Why Aristotle’s `Poetics’ is so very, very wrong…

On the one hand I have enormous respect and awe for Aristotle. On the other, a lot of that knowledge has been superceded now.

Quoting philosopher of science Paul Feyerabend, in Against Method (1984):

`Why should the perceptual world of the ancient Greeks coincide with ours?’

   (Feyerabend 1984: 249)

Plato (left) and Aristotle (right) deliver pizzas to the School of Athens

Plato (left) and Aristotle (right) deliver pizzas to The School of Athens, circa 335 BCE

Why Poetics is so wrong: For a start, a close reading of any translation of Aristotle’s Poetics reveals: massive problems for screenwriters. (Especially, if you happen to be a female screenwriter.)

Here are some examples:

`In the Characters there are four points to aim at. First and foremost, that they shall be good. There will be an element of character in the play, if (as has been observed) what a personage says or does reveals a certain moral purpose; and a good element of character, if the purpose so revealed is good. Such goodness is possible in every type of personage, even in a woman or a slave, though the one is perhaps an inferior, and the other a wholly worthless being.’

(i.e. – Aristotle: What a jerk.) 

Here is some more bone-headed advice from Aristotle:

`Tragedy endeavours to keep as far as possible within a single circuit of the sun, or something near that.’

So I guess an old Greek Tragedy should take place within 24 hours. This the “Unity of Time” `rule’. What this has, to do with movies – I have no idea. So: Unity of Time, Unity of Place, Unity of Drama. For Ancient Greek plays this may work. Not sure. I wouldn’t advise it for movies though.

Here below – is where he basically says you need 12 `parts’, as in fact do many pizzas.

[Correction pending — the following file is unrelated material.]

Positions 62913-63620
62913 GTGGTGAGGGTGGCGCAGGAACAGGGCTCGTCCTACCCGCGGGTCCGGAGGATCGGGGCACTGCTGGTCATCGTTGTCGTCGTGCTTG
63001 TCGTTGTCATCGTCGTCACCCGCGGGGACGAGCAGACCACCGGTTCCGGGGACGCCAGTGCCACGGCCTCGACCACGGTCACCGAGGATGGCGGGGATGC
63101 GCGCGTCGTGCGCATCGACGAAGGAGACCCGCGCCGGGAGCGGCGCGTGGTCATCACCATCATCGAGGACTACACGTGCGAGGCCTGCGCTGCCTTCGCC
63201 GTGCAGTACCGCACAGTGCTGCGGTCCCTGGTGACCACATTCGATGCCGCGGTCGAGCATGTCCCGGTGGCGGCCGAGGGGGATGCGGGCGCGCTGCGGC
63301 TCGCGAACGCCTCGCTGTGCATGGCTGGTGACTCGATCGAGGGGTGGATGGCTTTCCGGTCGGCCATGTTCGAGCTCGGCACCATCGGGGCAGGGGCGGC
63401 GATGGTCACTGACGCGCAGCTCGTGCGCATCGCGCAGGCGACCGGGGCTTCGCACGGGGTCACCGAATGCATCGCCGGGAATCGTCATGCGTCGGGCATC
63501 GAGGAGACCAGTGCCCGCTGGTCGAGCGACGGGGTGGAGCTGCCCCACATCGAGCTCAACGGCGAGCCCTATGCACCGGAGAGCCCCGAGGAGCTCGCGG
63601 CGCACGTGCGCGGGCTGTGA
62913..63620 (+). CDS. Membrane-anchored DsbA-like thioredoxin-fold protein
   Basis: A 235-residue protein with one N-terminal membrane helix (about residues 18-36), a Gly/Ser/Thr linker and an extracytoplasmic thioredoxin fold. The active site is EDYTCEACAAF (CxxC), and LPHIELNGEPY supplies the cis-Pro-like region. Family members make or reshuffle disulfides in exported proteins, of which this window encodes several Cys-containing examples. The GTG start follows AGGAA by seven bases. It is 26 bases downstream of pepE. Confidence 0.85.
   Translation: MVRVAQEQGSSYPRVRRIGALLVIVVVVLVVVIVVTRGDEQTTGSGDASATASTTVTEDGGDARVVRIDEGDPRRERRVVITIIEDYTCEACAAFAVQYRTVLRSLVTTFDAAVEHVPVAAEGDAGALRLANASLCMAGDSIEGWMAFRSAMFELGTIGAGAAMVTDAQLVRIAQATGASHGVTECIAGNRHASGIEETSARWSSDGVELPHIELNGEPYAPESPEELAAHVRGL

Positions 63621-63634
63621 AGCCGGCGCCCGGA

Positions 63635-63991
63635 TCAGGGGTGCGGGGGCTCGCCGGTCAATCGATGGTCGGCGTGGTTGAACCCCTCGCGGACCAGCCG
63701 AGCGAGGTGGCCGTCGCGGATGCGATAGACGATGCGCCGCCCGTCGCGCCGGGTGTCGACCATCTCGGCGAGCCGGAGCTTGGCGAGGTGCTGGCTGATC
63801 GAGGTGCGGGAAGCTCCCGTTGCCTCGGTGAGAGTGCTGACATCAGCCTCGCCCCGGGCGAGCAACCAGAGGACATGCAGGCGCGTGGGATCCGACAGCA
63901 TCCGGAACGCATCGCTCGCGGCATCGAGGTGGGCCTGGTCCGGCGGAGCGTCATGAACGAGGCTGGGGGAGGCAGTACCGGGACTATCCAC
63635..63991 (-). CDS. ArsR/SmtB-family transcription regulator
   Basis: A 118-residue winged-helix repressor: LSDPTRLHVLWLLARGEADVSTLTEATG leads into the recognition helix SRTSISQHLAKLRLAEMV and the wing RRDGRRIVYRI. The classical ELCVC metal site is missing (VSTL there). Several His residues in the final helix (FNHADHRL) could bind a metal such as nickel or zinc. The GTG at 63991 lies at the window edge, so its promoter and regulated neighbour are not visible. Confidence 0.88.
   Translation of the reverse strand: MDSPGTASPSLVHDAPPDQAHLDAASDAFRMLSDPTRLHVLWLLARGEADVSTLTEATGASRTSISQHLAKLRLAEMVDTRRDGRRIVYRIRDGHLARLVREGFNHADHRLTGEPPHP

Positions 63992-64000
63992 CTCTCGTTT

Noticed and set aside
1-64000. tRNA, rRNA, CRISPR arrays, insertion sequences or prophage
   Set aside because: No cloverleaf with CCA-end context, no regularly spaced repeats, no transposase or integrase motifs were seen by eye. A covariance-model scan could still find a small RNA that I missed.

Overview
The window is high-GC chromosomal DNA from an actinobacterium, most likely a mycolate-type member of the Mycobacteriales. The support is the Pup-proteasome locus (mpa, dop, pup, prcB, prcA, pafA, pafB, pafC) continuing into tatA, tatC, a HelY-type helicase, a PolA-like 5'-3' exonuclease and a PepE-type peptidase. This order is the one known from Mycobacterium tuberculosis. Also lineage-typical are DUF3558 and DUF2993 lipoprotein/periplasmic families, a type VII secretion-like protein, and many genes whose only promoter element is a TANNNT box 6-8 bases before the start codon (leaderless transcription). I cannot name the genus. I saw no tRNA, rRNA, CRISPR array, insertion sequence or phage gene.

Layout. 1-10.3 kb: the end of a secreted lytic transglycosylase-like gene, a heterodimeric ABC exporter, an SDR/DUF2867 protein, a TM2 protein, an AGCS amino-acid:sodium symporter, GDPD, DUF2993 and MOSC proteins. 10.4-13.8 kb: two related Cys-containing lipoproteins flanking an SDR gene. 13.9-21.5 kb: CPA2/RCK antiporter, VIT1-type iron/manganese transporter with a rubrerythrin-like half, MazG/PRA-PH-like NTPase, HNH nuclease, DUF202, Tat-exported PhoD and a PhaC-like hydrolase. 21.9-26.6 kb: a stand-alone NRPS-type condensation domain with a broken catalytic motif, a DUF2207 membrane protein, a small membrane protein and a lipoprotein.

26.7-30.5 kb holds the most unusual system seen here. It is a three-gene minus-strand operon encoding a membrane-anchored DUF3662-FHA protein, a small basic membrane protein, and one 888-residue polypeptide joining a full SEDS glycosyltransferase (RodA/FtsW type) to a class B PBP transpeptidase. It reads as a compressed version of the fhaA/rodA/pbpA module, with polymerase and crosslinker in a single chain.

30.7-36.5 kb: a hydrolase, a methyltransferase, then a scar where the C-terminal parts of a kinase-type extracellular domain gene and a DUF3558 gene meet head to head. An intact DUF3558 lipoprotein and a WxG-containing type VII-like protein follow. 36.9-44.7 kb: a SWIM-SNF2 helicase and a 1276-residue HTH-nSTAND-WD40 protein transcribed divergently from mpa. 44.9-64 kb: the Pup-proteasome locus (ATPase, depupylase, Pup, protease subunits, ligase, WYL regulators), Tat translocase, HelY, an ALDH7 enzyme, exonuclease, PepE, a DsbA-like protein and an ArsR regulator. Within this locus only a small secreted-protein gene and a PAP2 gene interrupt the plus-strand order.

Aristotle's Pizza Calculus

Aristotle’s Pizza Calculus

But, please note, below: ARISTOTLE IS TALKING ABOUT REALLY REALLY OLD GREEK PLAYS… and not movies.*

`The parts of Tragedy to be treated as formative elements in the whole were mentioned in a previous Chapter. From the point of view, however, of its quantity, i.e. the separate sections into which it is divided, a tragedy has the following parts: Prologue, Episode, Exode, and a choral portion, distinguished into Parode and Stasimon; these two are common to all tragedies, whereas songs from the stage and Commoe are only found in some. The Prologue is all that precedes the Parode of the chorus; an Episode all that comes in between two whole choral songs; the Exode all that follows after the last choral song. In the choral portion the Parode is the whole first statement of the chorus; a Stasimon, a song of the chorus without anapaests or trochees; a Commas, a lamentation sung by chorus and actor in concert. The parts of Tragedy to be used as formative elements in the whole we have already mentioned; the above are its parts from the point of view of its quantity, or the separate sections into which it is divided.’

`Oedipus Tyrannos' has 5 Episodes, and a bunch of other stuff, including a whole lot of singing.

`Oedipos Tyrannos’ has 5 Episodes, and a bunch of other stuff, including a whole lot of singing. 99.9% of movies are, in fact, absolutely nothing like this.

Aristotle’s position is elucidated quite clearly on mending items of torn clothing:

“Euripides pants, Eumenides Pants.” (okay that was a joke)   `The critics, therefore, are wrong who blame Euripides for taking this line in his tragedies, and giving many of them an unhappy ending.’

Aristotle thinks about old stuff

Aristotle thinks about really old stuff, like the structure of the ideal pizza

And – Here is Aristotle talking about “Beginning, End and Middle” :

`Having thus distinguished the parts, let us now consider the proper construction of the Fable or Plot, as that is at once the first and the most important thing in Tragedy. We have laid it down that a tragedy is an imitation of an action that is complete in itself, as a whole of some magnitude; for a whole may be of no magnitude to speak of. Now a whole is that which has beginning, middle, and end. A beginning is that which is not itself necessarily after anything else, and which has naturally something else after it; an end is that which is naturally after something itself, either as its necessary or usual consequent, and with nothing else after it; and a middle, that which is by nature after one thing and has also another after it. A well-constructed Plot, therefore, cannot either begin or end at any point one likes; beginning and end in it must be of the forms just described.

(Note: No mention of `Three Acts’ anywhere there?)

"Aristotelian 3-Act structure" applied to common everyday household building materials

“Aristotelian 3-Act structure” applied to common everyday household building materials

Here below is actually where Aristotle makes it clear there should be TWO ACTS (namely: The half of the story before everything goes to hell in a handbasket, and the other half, after everything has gone there too.